The control chart (in addition to other things) helps managers to avoid tampering (taking action on common cause variation as though it were a special cause). In order to take action against the results of common cause variation the performance of the system the system itself must be changed. A systemic improvement approach is needed.
To take action against a special cause, that isolated special cause can be examined. Unfortunately that approach (the one we tend to use almost all the time) is the wrong approach for systemic problems (which Deming estimated at 97% of the problems).
That doesn’t mean it is not possible to improve results by treating all problems as some special event. Examining each failure in isolation is just is not as effective. Instead examine the system that produced those results is the best method. The control chart provides a measurement of the system. The chart will show what the process is capable of producing and how much variation is in the system now.
If you would like to reduce the variation picking the highest data values (within the control limits) and trying to study them to figure out why they are so high is not effective. Instead you should study the whole system and figure out what systemic changes to make. One method to encourage this type of thinking is asking why 5 times. It seeks to find the systemic reasons for individual results.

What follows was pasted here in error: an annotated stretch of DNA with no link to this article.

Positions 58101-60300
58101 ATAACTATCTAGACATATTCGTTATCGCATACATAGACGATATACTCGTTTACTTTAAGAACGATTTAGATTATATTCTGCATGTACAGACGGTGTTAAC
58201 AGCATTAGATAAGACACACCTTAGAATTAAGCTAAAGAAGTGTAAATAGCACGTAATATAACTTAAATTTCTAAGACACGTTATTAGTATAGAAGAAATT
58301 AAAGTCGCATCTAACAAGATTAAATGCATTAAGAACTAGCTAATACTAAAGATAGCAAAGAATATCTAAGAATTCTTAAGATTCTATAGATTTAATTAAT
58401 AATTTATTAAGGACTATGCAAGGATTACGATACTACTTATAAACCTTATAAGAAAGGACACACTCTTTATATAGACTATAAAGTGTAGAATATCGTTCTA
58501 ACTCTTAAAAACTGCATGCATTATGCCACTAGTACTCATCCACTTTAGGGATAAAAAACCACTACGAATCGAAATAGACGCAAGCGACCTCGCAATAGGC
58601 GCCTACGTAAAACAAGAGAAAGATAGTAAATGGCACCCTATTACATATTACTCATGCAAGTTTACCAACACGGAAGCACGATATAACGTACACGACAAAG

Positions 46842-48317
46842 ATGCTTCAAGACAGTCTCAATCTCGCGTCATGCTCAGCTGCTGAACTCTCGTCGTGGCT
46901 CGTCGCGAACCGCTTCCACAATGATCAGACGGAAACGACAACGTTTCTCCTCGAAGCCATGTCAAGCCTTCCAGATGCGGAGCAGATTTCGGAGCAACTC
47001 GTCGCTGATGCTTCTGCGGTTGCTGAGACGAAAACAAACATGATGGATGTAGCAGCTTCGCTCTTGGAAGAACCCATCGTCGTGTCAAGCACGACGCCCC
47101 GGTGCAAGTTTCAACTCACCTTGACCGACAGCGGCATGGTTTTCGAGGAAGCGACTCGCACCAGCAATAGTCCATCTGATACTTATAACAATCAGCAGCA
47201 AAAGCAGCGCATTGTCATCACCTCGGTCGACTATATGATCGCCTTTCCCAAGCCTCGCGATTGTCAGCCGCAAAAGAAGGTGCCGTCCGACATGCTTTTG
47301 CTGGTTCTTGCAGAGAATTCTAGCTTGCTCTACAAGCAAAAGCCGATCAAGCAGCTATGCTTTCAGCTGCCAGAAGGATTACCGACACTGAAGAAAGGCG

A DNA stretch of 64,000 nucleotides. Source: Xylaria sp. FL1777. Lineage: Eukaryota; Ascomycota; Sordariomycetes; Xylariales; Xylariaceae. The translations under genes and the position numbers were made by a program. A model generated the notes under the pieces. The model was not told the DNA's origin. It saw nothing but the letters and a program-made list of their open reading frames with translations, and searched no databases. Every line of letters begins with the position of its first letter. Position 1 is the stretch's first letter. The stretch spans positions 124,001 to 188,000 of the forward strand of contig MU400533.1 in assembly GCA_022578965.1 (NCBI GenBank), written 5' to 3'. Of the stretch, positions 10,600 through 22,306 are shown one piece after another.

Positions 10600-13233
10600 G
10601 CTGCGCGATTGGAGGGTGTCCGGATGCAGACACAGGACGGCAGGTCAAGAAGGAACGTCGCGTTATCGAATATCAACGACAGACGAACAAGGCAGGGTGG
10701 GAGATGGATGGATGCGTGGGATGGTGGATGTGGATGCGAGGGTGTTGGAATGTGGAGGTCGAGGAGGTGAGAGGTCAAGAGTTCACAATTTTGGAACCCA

The Customer Knows Best? Better Think Again by Anthony W. Ulwick
Excellent point. Some management ideas are pretty easy and straight forward. But many management practices require knowledge and judgment to apply them successfully. Easy solutions may be desired, but, often you must choose between easy and effective (hint, I suggest effective is the better target).
Quality Quandaries: Six Sigma, Process Drift, Capability Indices, and Feedback Adjustment by George Box and Alberto Luceno. This article is for the more statistically inclined.
The Six Sigma specification makes an allowance of 1.5 standard deviations for process drift. Simple ways in which a major part of such drift can be removed are given. These employ feedback adjustment methods specifically designed for SPC applications.
Feedback adjustment can be dangerous: tampering. In fact, I would say attempting it is likely to be tampering, unless those doing so are careful and knowledgeable. It might be wise to read Box and Luceno’s book on the topic – Statistical Control: By Monitoring and Feedback Adjustment if you are tempted to try.
The Man Driving Toyota from Business Week:
We should never be satisfied with the current status. In each division, function, or region, we still have numerous problems to cope with. We need to identify each one of those tasks or problems and fully recognize them and pursue the causes. This needs to be done by all the people working for Toyota.
I think, this echoes my recent comment on post, Is Quality Foolproof? (unfortunately the link is broken, so I removed it. Luckily I posted my comments here so they are not gone), on the Vision Thing blog: